Convolution and filtering (astropy.convolution)

Introduction

astropy.convolution provides convolution functions and kernels that offers improvements compared to the scipy scipy.ndimage convolution routines, including:

  • Proper treatment of NaN values
  • A single function for 1-D, 2-D, and 3-D convolution
  • Improved options for the treatment of edges
  • Both direct and Fast Fourier Transform (FFT) versions
  • Built-in kernels that are commonly used in Astronomy

The following thumbnails show the difference between Scipy’s and Astropy’s convolve functions on an Astronomical image that contains NaN values. Scipy’s function essentially returns NaN for all pixels that are within a kernel of any NaN value, which is often not the desired result.

Original Scipy convolve Astropy convolve
original scipy astropy

The following sections describe how to make use of the convolution functions, and how to use built-in convolution kernels:

Getting started

Two convolution functions are provided. They are imported as:

from astropy.convolution import convolve, convolve_fft

and are both used as:

result = convolve(image, kernel)
result = convolve_fft(image, kernel)

convolve() is implemented as a direct convolution algorithm, while convolve_fft() uses a fast Fourier transform (FFT). Thus, the former is better for small kernels, while the latter is much more efficient for larger kernels.

For example, to convolve a 1-d dataset with a user-specified kernel, you can do:

>>> from astropy.convolution import convolve
>>> convolve([1, 4, 5, 6, 5, 7, 8], [0.2, 0.6, 0.2])
array([ 1.4,  3.6,  5. ,  5.6,  5.6,  6.8,  6.2])

Notice that the end points are set to zero - by default, points that are too close to the boundary to have a convolved value calculated are set to zero. However, the convolve() function allows for a boundary argument that can be used to specify alternate behaviors. For example, setting boundary='extend' causes values near the edges to be computed, assuming the original data is simply extended using a constant extrapolation beyond the boundary:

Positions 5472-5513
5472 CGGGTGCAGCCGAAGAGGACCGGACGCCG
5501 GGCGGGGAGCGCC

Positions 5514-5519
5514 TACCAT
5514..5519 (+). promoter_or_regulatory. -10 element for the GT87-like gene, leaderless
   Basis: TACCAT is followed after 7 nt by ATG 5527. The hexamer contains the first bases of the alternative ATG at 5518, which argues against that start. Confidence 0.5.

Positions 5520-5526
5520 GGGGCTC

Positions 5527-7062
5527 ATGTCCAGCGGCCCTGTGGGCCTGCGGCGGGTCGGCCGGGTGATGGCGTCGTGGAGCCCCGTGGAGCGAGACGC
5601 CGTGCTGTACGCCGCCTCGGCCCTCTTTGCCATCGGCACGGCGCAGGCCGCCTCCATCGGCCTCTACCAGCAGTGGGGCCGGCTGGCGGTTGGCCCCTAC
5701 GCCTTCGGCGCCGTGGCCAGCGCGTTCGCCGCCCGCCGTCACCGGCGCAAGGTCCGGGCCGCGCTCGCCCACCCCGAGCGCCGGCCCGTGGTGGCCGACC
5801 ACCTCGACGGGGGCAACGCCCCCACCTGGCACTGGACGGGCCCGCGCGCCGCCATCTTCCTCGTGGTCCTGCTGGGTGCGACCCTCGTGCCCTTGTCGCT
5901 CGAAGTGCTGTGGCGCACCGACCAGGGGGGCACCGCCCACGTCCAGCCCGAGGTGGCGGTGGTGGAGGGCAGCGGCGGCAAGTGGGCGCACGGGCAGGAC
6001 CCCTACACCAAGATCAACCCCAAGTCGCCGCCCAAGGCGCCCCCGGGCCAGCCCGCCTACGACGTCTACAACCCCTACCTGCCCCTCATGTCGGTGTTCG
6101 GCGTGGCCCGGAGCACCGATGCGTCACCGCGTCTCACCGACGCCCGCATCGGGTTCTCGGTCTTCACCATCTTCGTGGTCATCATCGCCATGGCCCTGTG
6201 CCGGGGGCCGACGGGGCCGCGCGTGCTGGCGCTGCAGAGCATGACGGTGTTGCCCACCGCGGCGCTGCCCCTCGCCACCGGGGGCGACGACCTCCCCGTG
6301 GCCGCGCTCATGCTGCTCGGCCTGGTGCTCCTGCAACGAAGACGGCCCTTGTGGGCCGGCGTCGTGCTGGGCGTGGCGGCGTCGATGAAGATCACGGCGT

>>> from astropy.convolution import convolve
>>> convolve([1, 4, 5, 6, 5, 7, 8], [0.2, 0.6, 0.2], boundary='extend')
array([ 1.6,  3.6,  5. ,  5.6,  5.6,  6.8,  7.8])

The values at the end are computed assuming that any value below the first point is 1, and any value above the last point is 8. For a more detailed discussion of boundary treatment, see Using the convolution functions.

This module also includes built-in kernels that can be imported as e.g.:

>>> from astropy.convolution import Gaussian1DKernel

To use a kernel, first create a specific instance of the kernel:

>>> gauss = Gaussian1DKernel(stddev=2)

gauss is not an array, but a kernel object. The underlying array can be retrieved with:

>>> gauss.array
array([  6.69151129e-05,   4.36341348e-04,   2.21592421e-03,
         8.76415025e-03,   2.69954833e-02,   6.47587978e-02,
         1.20985362e-01,   1.76032663e-01,   1.99471140e-01,
         1.76032663e-01,   1.20985362e-01,   6.47587978e-02,
         2.69954833e-02,   8.76415025e-03,   2.21592421e-03,
         4.36341348e-04,   6.69151129e-05])

The kernel can then be used directly when calling convolve():

import numpy as np
import matplotlib.pyplot as plt

from astropy.convolution import Gaussian1DKernel, convolve

# Generate fake data
x = np.arange(1000).astype(float)
y = np.sin(x / 100.) + np.random.normal(0., 1., x.shape)

# Create kernel
g = Gaussian1DKernel(stddev=50)

# Convolve data
z = convolve(y, g, boundary='extend')

# Plot data before and after convolution
plt.plot(x, y, 'k.')
plt.plot(x, z, 'r-', lw=3)
plt.show()

(Source code, png, hires.png, pdf)

../_images/index-11.png

Reference/API

astropy.convolution Package

Functions

convolve(array, kernel[, boundary, ...]) Convolve an array with a kernel.
convolve_fft(array, kernel[, boundary, ...]) Convolve an ndarray with an nd-kernel.
discretize_model(model, x_range[, y_range, ...]) Function to evaluate analytical model functions on a grid.
kernel_arithmetics(kernel, value, operation) Add, subtract or multiply two kernels.

Classes

AiryDisk2DKernel(radius, **kwargs) 2D Airy disk kernel.
Box1DKernel(width, **kwargs) 1D Box filter kernel.
Box2DKernel(width, **kwargs) 2D Box filter kernel.
CustomKernel(array) Create filter kernel from list or array.
Gaussian1DKernel(stddev, **kwargs) 1D Gaussian filter kernel.
Gaussian2DKernel(stddev, **kwargs) 2D Gaussian filter kernel.
Kernel(array) Convolution kernel base class.
Kernel1D([model, x_size, array]) Base class for 1D filter kernels.
Kernel2D([model, x_size, y_size, array]) Base class for 2D filter kernels.
MexicanHat1DKernel(width, **kwargs) 1D Mexican hat filter kernel.
MexicanHat2DKernel(width, **kwargs) 2D Mexican hat filter kernel.
Model1DKernel(model, **kwargs) Create kernel from 1D model.
Model2DKernel(model, **kwargs) Create kernel from 2D model.
Ring2DKernel(radius_in, width, **kwargs) 2D Ring filter kernel.
Tophat2DKernel(radius, **kwargs) 2D Tophat filter kernel.
Trapezoid1DKernel(width[, slope]) 1D trapezoid kernel.
TrapezoidDisk2DKernel(radius[, slope]) 2D trapezoid kernel.